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Review of "Sylvia"

By Christine Jeffs (Director)
Universal, 2003
Review by Christian Perring, Ph.D. on Apr 30th 2004

Sylvia tells the story of the marriage and death of the famous confessional poet Sylvia Plath.  Its characterization of Plath is straightforward: she is emotionally fragile, passionate, jealous, bitter, and torn between her desire to be a poet and a good wife and mother.  Her husband, Ted Hughes, is arrogant and, largely thanks to her help, successful.  When they first met, he with another woman, but he willingly kissed Plath anyway.  As his reputation grows and he teaches at an American college, he gathers young female admirers, and Plath looks on feeling threatened.  Later in their marriage, back in England, when they have two children, Hughes has an affair and eventually moves out, and this precipitates Plath's final depression and a period of intense creativity during which she wrote her best-known poems. 

Made in association with BBC Films and the UK Film Council, Sylvia mainly sticks to the documented facts of the poets' lives in broad outline and sticks to the familiar formula of biographical films, with 1950s costuming and sets, an unobtrusive orchestral score, and tasteful depictions of the couple's initial sexual encounters.  Gwyneth Paltrow's portrayal of Plath is powerful, but makes her an unattractive figure.  Paltrow speaks in a tight, angry voice for the whole film, sounding quite like Plath on the recordings of her reading her poetry.  As their marriage starts to decay, Paltrow does her best to capture the emotional anguish Plath experienced, and the film features prominent use of violins to heighten the sense of desperation, but this crucial part of the film lacks conviction.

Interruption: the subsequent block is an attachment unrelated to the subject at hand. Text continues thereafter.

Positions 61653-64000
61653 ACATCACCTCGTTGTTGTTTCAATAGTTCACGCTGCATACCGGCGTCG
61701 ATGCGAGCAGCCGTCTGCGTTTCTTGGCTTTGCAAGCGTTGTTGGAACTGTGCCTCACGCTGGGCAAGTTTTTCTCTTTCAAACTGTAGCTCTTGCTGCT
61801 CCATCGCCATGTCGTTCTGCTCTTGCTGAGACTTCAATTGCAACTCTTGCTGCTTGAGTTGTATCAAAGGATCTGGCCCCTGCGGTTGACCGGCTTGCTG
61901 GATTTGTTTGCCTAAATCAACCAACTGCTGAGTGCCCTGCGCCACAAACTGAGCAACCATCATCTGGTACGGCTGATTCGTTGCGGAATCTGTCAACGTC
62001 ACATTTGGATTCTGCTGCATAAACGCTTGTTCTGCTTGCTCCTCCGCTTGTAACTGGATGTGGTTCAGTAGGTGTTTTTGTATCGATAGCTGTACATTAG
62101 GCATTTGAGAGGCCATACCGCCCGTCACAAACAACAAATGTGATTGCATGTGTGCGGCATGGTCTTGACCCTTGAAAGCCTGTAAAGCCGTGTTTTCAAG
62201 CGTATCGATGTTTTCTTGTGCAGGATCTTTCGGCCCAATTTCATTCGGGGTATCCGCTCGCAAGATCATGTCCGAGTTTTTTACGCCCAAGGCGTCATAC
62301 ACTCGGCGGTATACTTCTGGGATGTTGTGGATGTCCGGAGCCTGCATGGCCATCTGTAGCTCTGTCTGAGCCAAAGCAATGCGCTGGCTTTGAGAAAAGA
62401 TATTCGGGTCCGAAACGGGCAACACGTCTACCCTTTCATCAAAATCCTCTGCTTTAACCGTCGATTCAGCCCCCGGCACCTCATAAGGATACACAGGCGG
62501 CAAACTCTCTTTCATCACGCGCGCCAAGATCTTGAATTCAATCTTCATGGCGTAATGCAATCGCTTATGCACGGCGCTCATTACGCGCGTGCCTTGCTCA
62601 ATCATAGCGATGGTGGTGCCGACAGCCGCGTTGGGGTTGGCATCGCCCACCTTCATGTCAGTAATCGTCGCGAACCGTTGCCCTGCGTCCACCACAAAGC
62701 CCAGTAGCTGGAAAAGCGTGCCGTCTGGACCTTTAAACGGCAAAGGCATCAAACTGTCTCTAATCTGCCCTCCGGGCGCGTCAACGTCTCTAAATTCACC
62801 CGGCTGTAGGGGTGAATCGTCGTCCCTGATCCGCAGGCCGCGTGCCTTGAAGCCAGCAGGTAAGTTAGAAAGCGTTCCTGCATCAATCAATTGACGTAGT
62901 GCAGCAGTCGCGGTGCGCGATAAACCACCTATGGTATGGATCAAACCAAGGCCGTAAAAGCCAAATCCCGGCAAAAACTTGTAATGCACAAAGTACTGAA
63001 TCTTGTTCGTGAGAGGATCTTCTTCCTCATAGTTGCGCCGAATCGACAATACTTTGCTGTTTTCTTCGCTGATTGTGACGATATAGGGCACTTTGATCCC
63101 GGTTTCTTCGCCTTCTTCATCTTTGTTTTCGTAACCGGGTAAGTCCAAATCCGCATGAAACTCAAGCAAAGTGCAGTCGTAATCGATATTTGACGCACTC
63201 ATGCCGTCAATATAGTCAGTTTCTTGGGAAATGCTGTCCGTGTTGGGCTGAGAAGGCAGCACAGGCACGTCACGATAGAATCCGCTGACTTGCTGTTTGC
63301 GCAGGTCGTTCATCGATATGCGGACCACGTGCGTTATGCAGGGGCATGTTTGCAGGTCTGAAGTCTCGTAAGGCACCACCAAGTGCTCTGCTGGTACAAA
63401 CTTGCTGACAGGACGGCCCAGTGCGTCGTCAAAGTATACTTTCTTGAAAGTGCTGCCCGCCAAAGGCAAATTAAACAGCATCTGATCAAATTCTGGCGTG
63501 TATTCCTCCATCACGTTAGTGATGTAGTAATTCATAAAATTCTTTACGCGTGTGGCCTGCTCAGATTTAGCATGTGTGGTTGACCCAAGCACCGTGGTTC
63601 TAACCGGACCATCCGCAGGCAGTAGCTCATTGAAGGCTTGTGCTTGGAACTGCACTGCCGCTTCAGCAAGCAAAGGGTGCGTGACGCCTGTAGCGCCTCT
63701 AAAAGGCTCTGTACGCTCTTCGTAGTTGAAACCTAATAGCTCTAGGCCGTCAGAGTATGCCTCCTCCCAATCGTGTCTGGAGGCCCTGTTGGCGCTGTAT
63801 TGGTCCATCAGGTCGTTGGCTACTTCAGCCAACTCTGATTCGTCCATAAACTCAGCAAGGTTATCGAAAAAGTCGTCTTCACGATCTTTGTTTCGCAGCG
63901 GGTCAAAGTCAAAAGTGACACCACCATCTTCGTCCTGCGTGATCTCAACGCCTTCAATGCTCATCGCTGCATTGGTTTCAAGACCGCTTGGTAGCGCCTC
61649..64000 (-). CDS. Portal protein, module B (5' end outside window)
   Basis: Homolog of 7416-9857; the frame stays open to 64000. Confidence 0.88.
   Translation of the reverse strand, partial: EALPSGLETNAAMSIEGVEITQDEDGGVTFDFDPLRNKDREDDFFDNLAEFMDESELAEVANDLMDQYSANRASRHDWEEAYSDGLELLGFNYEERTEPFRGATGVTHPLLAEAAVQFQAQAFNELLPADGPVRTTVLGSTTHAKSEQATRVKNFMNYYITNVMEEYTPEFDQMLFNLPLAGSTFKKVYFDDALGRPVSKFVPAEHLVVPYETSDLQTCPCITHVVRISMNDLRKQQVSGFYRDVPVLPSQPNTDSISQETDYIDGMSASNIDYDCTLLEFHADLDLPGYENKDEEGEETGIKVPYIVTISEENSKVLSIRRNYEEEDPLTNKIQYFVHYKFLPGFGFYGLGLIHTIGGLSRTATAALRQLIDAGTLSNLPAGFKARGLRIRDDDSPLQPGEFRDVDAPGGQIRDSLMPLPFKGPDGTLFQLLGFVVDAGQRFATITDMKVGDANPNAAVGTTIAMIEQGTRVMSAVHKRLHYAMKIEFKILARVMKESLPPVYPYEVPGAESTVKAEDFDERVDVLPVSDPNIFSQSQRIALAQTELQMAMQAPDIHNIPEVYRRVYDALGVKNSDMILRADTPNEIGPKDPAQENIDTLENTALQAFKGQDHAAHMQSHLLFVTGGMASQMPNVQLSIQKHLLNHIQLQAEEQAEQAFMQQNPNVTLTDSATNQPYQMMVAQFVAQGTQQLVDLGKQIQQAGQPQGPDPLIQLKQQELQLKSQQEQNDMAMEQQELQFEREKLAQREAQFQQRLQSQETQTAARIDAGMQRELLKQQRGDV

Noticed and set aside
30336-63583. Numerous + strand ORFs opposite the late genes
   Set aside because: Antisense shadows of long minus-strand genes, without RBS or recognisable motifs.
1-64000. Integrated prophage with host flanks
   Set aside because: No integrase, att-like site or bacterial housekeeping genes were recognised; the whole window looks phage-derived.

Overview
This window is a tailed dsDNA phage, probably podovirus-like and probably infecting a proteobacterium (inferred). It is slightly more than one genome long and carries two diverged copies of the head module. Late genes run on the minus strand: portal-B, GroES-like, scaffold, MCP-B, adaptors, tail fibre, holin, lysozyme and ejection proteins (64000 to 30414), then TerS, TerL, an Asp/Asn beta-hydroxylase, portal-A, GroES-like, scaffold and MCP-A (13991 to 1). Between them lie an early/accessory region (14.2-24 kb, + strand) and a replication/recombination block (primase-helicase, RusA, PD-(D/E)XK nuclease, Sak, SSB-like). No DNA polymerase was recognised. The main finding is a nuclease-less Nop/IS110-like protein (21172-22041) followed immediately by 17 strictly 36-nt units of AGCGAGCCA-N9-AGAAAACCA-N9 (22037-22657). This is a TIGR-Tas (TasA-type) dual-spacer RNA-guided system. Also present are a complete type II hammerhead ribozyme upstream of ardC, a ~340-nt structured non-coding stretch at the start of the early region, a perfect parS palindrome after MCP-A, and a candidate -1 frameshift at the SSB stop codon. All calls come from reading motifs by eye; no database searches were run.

The shorthand of film requires that many aspects of these poets' lives are left out.  The film gives no sense of just how eccentric Ted Hughes was, with his beliefs in astrology, numerology, and magic, and his poetry in which wild animals and the excesses of nature are worshipped.  The film also gives very little sense of Plath's community with other poets, her time in workshops with poets such as Ann Sexton, and her relationship with her mother.  Those who have read one or more biographies of Plath are bound to be frustrated with the selective way the film deals with her life, but that is in the nature of film.  Hopefully, those who see the film and want to learn more about Plath and especially the last seven years of her life will be inspired to read one of her biographies. 

Maybe the biggest dramatic license the film takes is with her suicide.  Ted Hughes visits her and she approaches him, kissing him.  They end up making love and after, lie on a couch in each other's arms, and Sylvia says that they can put the whole terrible fast months behind them.  But Hughes then delivers her death sentence by saying that won't be possible, because now his lover is pregnant.  This shatters Plath's final hopes, and she resolves on her own death in the next scene.  This may be a plausible speculation as to what happened, but there is no evidence those events actually took place.  It's an interpretation that fits well with the stance taken by many feminists after Plath's death, and that led to outrage that Hughes as her husband had complete control over her literary works and profited from the subsequent massive success of The Bell Jar and Ariel.  It is tempting to speculate whether the director Christine Jeffs and screenwriter John Brownlow chose this ending because it fit with their convictions or whether it happened to deliver the biggest emotional punch.  Unfortunately, there is no director's commentary on the DVD so we are left none the wiser.

Ultimately, Sylvia is a worthy rendering of one of the twentieth century's most important poets, but it doesn't provide any new insights and the constricted and bleak tone of the film make it a work most viewers would be unwilling to sit through more than once.   


© 2004 Christian Perring. All rights reserved.



Christian Perring, Ph.D., is Academic Chair of the Arts & Humanities Division and Chair of the Philosophy Department at Dowling College, Long Island. He is also editor of Metapsychology Online Review.  His main research is on philosophical issues in medicine, psychiatry and psychology.

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